Mixing ionic liquids – “simple mixtures” or “double salts”?
In the third issue of the then new journal Green Chemistry (2001, 3, 156–164), we published our first paper describing the physical properties of a few hydrophilic and hydrophobic ionic liquids (ILs) representing one of the first such studies to be published. To help celebrate the 15th anniversary of the Journal, we revisit the ‘design’ aspect of ILs by reviewing the growing area of what most are calling ‘ionic liquid mixtures’. In 2001, designing IL properties meant essentially independent variation or synthesis of the cations and anions and determining what physical or chemical properties these liquid salts possessed. Recently, however, the mixing of ILs has been proposed and investigated as a way to add increased scope to the accessible properties of IL media. In this review, we question whether the same thinking and approach used for organic solvent mixtures should be applied to ILs simply because of the way they were made. Unlike organic solvent mixtures, IL compositions of varied ions, do not retain their individual nature, need not be made by simple mixing of two-ion salts, and preferential interactions of a given cation for a given anion are possible in these 3-ion, 4-ion, or higher order liquids. When two ILs are mixed together, one can't identify which ion is from which IL, and the chemistry is simply not based on the identity of the individual ILs, but on the ions comprising them and the interactions of each individual ion, independently of the counterion. Thus, we ask if it would not be better to consider these as unique ion combinations whose solvent properties are derived from the specific choice and abundance of each ion in the system. Through this review of the available literature, we support the concept of Double Salt Ionic Liquids (DSILs) and discuss the interactions involved in these systems, by examining their physicochemical properties and the novel applications they offer.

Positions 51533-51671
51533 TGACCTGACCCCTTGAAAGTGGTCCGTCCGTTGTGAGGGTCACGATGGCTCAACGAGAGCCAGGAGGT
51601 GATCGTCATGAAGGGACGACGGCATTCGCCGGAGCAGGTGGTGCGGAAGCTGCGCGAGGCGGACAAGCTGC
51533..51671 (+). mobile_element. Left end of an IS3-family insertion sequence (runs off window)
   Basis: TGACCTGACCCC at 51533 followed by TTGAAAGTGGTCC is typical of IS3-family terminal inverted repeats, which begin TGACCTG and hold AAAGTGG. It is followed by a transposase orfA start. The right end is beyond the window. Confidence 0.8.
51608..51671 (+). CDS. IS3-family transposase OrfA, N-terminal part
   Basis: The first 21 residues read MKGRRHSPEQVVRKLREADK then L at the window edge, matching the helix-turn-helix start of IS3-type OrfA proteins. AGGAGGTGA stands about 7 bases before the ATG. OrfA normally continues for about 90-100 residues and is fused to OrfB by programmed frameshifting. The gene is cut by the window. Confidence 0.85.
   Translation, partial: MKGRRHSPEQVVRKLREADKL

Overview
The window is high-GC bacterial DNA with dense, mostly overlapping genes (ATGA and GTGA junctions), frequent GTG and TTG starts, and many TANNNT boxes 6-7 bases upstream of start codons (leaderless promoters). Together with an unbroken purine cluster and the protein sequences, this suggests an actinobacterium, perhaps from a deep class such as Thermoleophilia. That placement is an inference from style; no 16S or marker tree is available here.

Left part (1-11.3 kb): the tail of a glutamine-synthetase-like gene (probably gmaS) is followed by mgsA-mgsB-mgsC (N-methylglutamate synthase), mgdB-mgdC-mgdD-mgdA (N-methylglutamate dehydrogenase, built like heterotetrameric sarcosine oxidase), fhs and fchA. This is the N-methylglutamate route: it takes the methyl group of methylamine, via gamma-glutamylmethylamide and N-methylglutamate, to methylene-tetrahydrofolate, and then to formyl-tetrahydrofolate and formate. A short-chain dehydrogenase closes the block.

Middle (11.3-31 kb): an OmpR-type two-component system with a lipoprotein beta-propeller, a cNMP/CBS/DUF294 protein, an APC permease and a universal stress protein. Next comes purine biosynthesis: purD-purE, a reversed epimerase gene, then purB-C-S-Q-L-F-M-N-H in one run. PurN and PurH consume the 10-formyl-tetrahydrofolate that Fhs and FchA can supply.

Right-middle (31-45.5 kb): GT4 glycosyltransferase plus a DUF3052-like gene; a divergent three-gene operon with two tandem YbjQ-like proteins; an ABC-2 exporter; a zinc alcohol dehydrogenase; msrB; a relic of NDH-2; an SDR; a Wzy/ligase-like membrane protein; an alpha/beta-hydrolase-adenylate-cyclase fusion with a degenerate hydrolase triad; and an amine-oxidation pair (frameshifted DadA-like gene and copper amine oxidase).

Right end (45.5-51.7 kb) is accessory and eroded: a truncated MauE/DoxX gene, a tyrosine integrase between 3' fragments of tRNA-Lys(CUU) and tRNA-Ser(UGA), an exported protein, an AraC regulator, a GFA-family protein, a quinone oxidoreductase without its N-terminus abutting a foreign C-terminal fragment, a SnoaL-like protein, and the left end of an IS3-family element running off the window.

- This article is part of the themed collection: 15 Years of Green Chemistry